Digital technology is a hot topic across most organisations. More and more organisations are hoping to digitise their operations, but find it difficult to navigate rapidly emerging technologies such as advanced analytics, AI/robotics, control towers and blockchain.
Despite the potential upside of digital transformation, making significant change comes with real risks. A recent report showed that as many as 90% of digital transformations fail1. This typically happens for three reasons:
Organisations must identify solutions to address these challenges prior to embarking on any digital transformation journey.
The maturity level of the procurement organisation should drive digital decisions. Rather than starting with the technological promise, the solution needs to originate from and be grounded in strategy and commercial reality. Digital tools should be deployed based on real business needs and prioritised based on value.
For example, organisations at the start of their procurement maturity journeys require basic controls and disciplines to capture the best price outcomes. To achieve this, digitisation efforts could focus on capturing and tracking savings by establishing KPI reporting tools, intelligent spend analysis, basic eSourcing platforms and inventory optimisation software.
As organisations move up the maturity curve, they can embark on more advanced digital transformations. These usually involve driving automation and process efficiency, as well as increasing collaboration between stakeholders. Examples include integrating source to contract and procure to pay processes, improving visibility of supply chains through control towers and increasing the use of automation in warehouses.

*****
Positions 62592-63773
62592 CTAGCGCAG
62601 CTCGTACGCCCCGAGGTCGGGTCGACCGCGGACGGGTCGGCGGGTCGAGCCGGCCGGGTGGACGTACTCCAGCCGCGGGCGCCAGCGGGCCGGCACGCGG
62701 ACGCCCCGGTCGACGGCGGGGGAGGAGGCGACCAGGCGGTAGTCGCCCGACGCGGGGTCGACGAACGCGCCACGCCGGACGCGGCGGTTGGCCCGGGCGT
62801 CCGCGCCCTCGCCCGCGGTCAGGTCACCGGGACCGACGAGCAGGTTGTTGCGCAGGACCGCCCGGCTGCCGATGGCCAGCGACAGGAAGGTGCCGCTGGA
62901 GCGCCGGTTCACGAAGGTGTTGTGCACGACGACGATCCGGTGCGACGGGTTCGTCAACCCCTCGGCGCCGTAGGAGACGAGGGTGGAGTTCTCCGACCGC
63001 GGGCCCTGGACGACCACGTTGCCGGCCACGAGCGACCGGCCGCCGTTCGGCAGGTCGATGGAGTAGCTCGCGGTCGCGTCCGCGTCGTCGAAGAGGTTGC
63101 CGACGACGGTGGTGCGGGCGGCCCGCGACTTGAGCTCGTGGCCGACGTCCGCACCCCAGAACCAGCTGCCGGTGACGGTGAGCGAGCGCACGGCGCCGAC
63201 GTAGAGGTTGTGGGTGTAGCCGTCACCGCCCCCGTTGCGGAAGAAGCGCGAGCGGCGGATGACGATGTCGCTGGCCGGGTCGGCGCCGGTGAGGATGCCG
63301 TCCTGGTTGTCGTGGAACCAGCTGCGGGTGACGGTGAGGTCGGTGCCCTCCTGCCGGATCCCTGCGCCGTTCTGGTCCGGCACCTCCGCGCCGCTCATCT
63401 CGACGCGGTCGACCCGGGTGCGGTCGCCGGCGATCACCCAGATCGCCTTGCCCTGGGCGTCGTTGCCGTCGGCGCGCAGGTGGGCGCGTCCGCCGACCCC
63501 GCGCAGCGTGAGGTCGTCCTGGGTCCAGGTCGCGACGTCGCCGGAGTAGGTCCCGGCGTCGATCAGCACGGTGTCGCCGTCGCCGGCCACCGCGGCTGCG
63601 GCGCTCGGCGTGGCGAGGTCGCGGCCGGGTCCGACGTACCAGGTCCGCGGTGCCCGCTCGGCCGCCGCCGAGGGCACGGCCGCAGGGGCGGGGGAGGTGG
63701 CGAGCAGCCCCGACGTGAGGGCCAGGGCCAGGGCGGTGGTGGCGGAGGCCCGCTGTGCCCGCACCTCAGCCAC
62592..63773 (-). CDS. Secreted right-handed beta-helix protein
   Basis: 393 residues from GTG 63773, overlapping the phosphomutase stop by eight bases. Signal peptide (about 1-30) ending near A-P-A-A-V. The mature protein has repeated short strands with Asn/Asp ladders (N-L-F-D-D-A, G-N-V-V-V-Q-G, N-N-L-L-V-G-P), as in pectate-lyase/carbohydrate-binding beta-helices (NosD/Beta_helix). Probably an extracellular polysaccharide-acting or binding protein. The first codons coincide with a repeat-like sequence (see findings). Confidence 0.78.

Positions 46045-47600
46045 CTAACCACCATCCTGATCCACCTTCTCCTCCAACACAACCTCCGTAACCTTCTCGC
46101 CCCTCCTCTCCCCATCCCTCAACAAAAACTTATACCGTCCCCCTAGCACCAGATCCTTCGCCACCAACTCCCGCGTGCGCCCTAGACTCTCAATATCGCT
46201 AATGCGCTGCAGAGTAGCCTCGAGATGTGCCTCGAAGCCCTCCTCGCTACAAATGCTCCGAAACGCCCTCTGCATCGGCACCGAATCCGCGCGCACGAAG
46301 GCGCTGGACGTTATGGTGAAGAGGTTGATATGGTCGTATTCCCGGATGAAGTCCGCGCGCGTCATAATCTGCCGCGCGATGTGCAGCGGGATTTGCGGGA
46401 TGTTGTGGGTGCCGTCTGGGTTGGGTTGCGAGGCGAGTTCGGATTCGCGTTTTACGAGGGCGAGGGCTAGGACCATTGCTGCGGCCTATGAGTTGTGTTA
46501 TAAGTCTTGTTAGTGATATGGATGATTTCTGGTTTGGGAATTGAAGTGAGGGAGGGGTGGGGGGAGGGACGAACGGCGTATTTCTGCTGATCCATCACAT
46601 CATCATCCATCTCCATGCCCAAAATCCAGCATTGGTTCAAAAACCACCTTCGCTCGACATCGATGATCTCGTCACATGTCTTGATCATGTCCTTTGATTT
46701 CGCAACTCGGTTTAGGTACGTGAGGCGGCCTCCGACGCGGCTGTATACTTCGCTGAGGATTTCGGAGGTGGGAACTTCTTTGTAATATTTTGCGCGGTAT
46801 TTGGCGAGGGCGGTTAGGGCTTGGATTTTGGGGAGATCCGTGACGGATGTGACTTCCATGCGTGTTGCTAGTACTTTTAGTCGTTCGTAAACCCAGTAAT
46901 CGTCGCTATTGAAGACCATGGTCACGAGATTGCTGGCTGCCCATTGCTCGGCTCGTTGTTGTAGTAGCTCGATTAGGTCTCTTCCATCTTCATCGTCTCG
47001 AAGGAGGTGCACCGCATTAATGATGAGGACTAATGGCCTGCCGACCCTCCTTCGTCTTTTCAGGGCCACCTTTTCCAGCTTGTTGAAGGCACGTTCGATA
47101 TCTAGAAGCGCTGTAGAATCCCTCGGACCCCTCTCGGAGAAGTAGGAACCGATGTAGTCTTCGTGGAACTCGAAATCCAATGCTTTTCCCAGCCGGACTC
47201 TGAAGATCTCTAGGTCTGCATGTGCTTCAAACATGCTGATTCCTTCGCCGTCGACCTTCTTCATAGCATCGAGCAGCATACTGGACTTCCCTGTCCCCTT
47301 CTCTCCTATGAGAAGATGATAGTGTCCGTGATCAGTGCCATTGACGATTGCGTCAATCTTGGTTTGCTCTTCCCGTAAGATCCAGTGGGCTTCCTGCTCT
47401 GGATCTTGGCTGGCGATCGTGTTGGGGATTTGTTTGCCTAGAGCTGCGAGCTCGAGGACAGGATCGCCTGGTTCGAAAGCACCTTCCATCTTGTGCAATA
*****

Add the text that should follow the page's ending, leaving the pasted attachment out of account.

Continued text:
Regardless of how mature your organisation is, it is important to choose tools that drive value across the entire supply chain – and not just introduce a technology for technology’s sake.
Data issues can make or break the success of a digital transformation. Organisations often feel crippled by the quality or lack of data – and spend significant resources and time to correct issues, or build a ‘perfect’ data lake. By instead adopting a more pragmatic approach to data preparation – focussing “on the money” rather than perfecting their data upfront - organisations can reap significant benefits.
Some tips include:
Delivering measurable and sustainable bottom line results with a digital implementation requires more than a new ‘shiny toy’. To make digital work, significant capability building is needed to actually deliver results. This includes:
Given the dynamic and high-pressured landscape of procurement and supply chain, digital transformations are becoming a necessity for organisations. It is critical to take the right steps upfront to ensure your transformation journey delivers the results it promises.
 Digital Journal - 9 out of 10 digital transformation projects will fail: link